Many teens start their day without a nutritious breakfast -- or event without any breakfast. In fact, research finds that by the time kids turn 13, about 20 to 30 percent have given up the morning meal, and about 60 percent of teens and young adults aged 18 to 24 years skip breakfast four times per week.
So what’s the big deal? Well, it turns out that breakfast is a pretty powerful meal, boasting several benefits for teens.
One study in the journal Pediatrics found teens who ate breakfast had a lower body mass index – the measure of an individual’s weight status related to height – than peers in a comparison group who never ate breakfast or only did so erratically.
Many other research studies have tied breakfast to better focus, improved attention, higher academic scores and optimal nutritional status. So if your teen typically refuses breakfast, try these strategies to help your child reap the benefits of the most important meal of the day:
Talk about breakfast. I talk about how breakfast can enhance performance. There’s even research suggesting that teens who eat breakfast have better breath. Explore your teen’s personal priorities and connect those to the benefits of breakfast.
Reset the clock. Sleep is precious. It’s a time when teens grow (growth hormone peaks during sleep), and getting adequate rest is one of the best ways to ensure optimal functioning during the day. But while the National Sleep Foundation recommends that teens get nine to nine and a half hours of sleep per night, the average sleep duration is between seven and seven and one-quarter hours.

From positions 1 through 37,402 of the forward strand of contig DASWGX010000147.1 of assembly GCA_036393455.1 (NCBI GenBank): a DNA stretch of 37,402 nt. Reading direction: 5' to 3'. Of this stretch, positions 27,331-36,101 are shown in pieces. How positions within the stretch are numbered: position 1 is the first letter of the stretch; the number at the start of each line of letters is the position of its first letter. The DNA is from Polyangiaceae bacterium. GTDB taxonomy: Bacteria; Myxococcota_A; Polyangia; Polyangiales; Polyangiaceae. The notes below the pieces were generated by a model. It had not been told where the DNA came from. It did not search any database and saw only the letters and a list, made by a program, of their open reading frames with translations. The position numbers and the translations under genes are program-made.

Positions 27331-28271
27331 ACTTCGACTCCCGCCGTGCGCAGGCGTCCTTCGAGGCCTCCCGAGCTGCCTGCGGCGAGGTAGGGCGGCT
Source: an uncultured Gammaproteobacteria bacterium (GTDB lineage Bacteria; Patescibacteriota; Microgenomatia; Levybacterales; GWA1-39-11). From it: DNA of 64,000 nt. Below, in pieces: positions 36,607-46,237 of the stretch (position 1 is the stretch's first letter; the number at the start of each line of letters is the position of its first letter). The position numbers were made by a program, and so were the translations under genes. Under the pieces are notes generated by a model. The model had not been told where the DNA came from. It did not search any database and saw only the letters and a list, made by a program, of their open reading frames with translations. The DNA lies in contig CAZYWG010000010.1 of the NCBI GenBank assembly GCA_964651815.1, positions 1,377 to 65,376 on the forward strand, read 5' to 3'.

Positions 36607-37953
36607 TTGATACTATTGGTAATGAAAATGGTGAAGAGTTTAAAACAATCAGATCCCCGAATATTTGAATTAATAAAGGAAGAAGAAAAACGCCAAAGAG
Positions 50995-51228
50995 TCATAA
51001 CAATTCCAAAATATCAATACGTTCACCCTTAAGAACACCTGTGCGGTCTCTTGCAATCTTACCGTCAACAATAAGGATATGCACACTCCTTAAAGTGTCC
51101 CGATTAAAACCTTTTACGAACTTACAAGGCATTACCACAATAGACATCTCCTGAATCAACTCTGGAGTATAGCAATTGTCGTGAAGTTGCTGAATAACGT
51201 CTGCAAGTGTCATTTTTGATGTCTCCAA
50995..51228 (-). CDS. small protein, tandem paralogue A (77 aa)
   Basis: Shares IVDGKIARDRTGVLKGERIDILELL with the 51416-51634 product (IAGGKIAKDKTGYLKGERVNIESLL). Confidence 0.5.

Sports, studies, work or social events, in addition to the school day, may make it difficult for teens to get to bed at a reasonable hour. Adding to the challenge is the change adolescents experience in their body clock rhythm. The body clock shifts to a later time frame in the teen years, often resulting in later bedtimes and difficulty getting up in the morning.
Encourage your teen to reset her sleep and wake times, if possible. Getting up earlier, by even five or 10 minutes, can help create space for a quick breakfast.
Prepare for breakfast ahead of time. Many seasoned parents will tell you that a little nighttime prep will pay dividends the next day. This is true for packing lunches and for setting up a successful breakfast. Try to make breakfast foods in bulk and freeze them for later. Homemade pancakes, waffles and French toast all freeze well and are quick to reheat. High-fiber muffins, quick breads or baked scrambled egg muffins are healthy, homemade and keep well in the fridge or freezer.
Have some grab-and-go options. One of the fastest breakfast items on the planet is the smoothie. Throw frozen fruit, high-protein Greek yogurt and milk or 100 percent juice into a blender, sprinkle in some flax meal or Chia seeds and blend. Of course, there are all kinds of smoothie recipes to explore. Stock up on a variety of frozen fruit and you can make a different flavor for each day of the week.
Offer a snack instead. Your teen may not be hungry first thing in the morning, but eventually he will feel the pangs of hunger. Send along healthy options he can keep in his backpack and munch on between morning classes. Some favorites include trail mix, nuts, jerky, dried fruit, granola bars, dry cereal and cheese.